Whose party is this anyway?

Heard this story by Robert Nordling, a professor at Calvin College.

A number of years ago our son was invited to his friend’s 4th birthday party. Bursting with anticipation, he was most excited about finding his friend a birthday present. Finally the great day arrived. We drove our son over to the little boy’s house, took him to the door, met the hosts and then said goodbye. We arrived back a few hours later and quickly saw a much less enthusiastic boy get into the car. We could tell right away that something was up. We asked,

“How was the party son?”

“Oh, alright… I guess.”

“Why? What’s the matter? Didn’t you have a good time?”

“Yes… but I didn’t get any presents!”

“But… um, son, it wasn’t your party.”

Unconvinced and unconsoled, he sat for the rest of the ride home generally depressed by the seeming injustice of it all.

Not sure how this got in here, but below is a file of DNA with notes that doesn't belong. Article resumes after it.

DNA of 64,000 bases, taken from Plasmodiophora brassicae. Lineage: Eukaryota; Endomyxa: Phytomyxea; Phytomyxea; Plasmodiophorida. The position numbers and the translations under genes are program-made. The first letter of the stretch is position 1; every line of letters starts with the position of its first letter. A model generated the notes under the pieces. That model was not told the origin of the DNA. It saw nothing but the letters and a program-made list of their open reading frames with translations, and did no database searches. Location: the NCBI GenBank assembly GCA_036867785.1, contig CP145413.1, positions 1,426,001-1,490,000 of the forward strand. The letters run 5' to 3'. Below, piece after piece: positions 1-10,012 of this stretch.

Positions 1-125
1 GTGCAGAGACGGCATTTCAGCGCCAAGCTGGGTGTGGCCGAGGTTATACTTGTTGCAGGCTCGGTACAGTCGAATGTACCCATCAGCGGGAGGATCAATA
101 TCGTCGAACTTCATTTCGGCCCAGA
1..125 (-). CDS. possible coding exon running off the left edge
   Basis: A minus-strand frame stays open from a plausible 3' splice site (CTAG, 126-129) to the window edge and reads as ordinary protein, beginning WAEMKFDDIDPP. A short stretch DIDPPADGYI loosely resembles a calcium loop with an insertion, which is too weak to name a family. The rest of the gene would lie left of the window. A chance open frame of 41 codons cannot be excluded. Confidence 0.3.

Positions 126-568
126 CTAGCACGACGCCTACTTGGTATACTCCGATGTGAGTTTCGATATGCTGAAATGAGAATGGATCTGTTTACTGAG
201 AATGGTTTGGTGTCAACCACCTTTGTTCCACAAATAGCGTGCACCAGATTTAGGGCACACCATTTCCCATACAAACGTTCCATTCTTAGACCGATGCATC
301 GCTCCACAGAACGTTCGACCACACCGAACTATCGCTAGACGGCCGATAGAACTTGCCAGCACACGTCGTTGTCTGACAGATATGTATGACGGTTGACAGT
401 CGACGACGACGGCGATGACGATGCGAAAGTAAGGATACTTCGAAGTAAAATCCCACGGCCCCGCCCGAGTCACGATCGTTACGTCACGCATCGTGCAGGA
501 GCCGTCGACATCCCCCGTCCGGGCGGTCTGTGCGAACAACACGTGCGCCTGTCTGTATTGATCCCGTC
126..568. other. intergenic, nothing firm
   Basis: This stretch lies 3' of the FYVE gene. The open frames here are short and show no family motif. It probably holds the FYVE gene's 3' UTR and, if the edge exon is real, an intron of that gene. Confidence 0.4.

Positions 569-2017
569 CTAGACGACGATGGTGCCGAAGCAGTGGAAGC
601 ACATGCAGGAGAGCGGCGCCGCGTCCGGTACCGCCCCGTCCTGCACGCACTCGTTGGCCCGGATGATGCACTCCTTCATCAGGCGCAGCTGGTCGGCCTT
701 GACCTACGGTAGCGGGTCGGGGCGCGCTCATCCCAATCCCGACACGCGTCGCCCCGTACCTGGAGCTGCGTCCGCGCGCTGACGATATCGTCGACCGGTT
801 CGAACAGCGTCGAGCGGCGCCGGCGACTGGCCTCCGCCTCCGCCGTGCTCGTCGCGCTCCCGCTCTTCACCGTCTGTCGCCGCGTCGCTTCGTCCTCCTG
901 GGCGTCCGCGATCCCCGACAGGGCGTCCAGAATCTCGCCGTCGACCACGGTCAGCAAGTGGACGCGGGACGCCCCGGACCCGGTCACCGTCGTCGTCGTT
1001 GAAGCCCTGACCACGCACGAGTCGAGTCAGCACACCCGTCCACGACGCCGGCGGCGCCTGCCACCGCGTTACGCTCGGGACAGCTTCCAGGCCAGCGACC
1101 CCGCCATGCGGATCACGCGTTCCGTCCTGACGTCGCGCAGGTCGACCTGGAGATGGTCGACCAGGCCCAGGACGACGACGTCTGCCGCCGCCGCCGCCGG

That story comes to life every week in some churches when people’s hopes aren’t met. Tens of thousands of people with thousands of different “worship preferences” attend church every Sunday all over the world. How many of them walk away with the same attitude as that little boy when they say things like, “I didn’t get anything out of it…”.

That story reminds me that worship isn’t an experience for me, it’s a gift for God, on Sundays or any other day. It’s not ultimately about me, it’s about Jesus. I’ve been invited to the party, but it’s not my party. My focus should be on God- not my feelings, likes, dislikes, preferences, emotions or opinions. God should be at the center, not me. I should adjust my preferences to accommodate his feelings, likes, dislikes, preferences, emotions and opinions. If anyone should receive anything on Sundays, it’s Jesus.

Preferences are fine, and it’s OK to like or dislike certain things. We’re human; that’s normal. But our worship should be God-centered, not man-centered. The difference is huge.

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